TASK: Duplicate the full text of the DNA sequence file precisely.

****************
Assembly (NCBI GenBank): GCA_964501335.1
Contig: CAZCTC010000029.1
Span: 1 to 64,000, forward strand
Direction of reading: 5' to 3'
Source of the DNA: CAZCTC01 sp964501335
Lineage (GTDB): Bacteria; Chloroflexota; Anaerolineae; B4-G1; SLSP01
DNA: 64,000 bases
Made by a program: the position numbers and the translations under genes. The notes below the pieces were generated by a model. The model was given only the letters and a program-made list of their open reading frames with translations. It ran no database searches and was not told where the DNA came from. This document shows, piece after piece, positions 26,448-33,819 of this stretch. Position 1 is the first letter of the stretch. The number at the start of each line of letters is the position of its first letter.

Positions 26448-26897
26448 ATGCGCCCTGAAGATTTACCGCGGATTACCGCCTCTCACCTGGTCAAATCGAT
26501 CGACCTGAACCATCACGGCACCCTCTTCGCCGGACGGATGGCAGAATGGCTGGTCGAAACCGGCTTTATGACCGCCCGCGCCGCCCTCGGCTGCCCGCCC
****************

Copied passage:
Assembly (NCBI GenBank): GCA_964501335.1
Contig: CAZCTC010000029.1
Span: 1 to 64,000, forward strand
Direction of reading: 5' to 3'
Source of the DNA: CAZCTC01 sp964501335
Lineage (GTDB): Bacteria; Chloroflexota; Anaerolineae; B4-G1; SLSP01
DNA: 64,000 bases
Made by a program: the position numbers and the translations under genes. The notes below the pieces were generated by a model. The model was given only the letters and a program-made list of their open reading frames with translations. It ran no database searches and was not told where the DNA came from. This document shows, piece after piece, positions 26,448-33,819 of this stretch. Position 1 is the first letter of the stretch. The number at the start of each line of letters is the position of its first letter.

Positions 26448-26897
26448 ATGCGCCCTGAAGATTTACCGCGGATTACCGCCTCTCACCTGGTCAAATCGAT
26501 CGACCTGAACCATCACGGCACCCTCTTCGCCGGACGGATGGCAGAATGGCTGGTCGAAACCGGCTTTATGACCGCCCGCGCCGCCCTCGGCTGCCCGCCC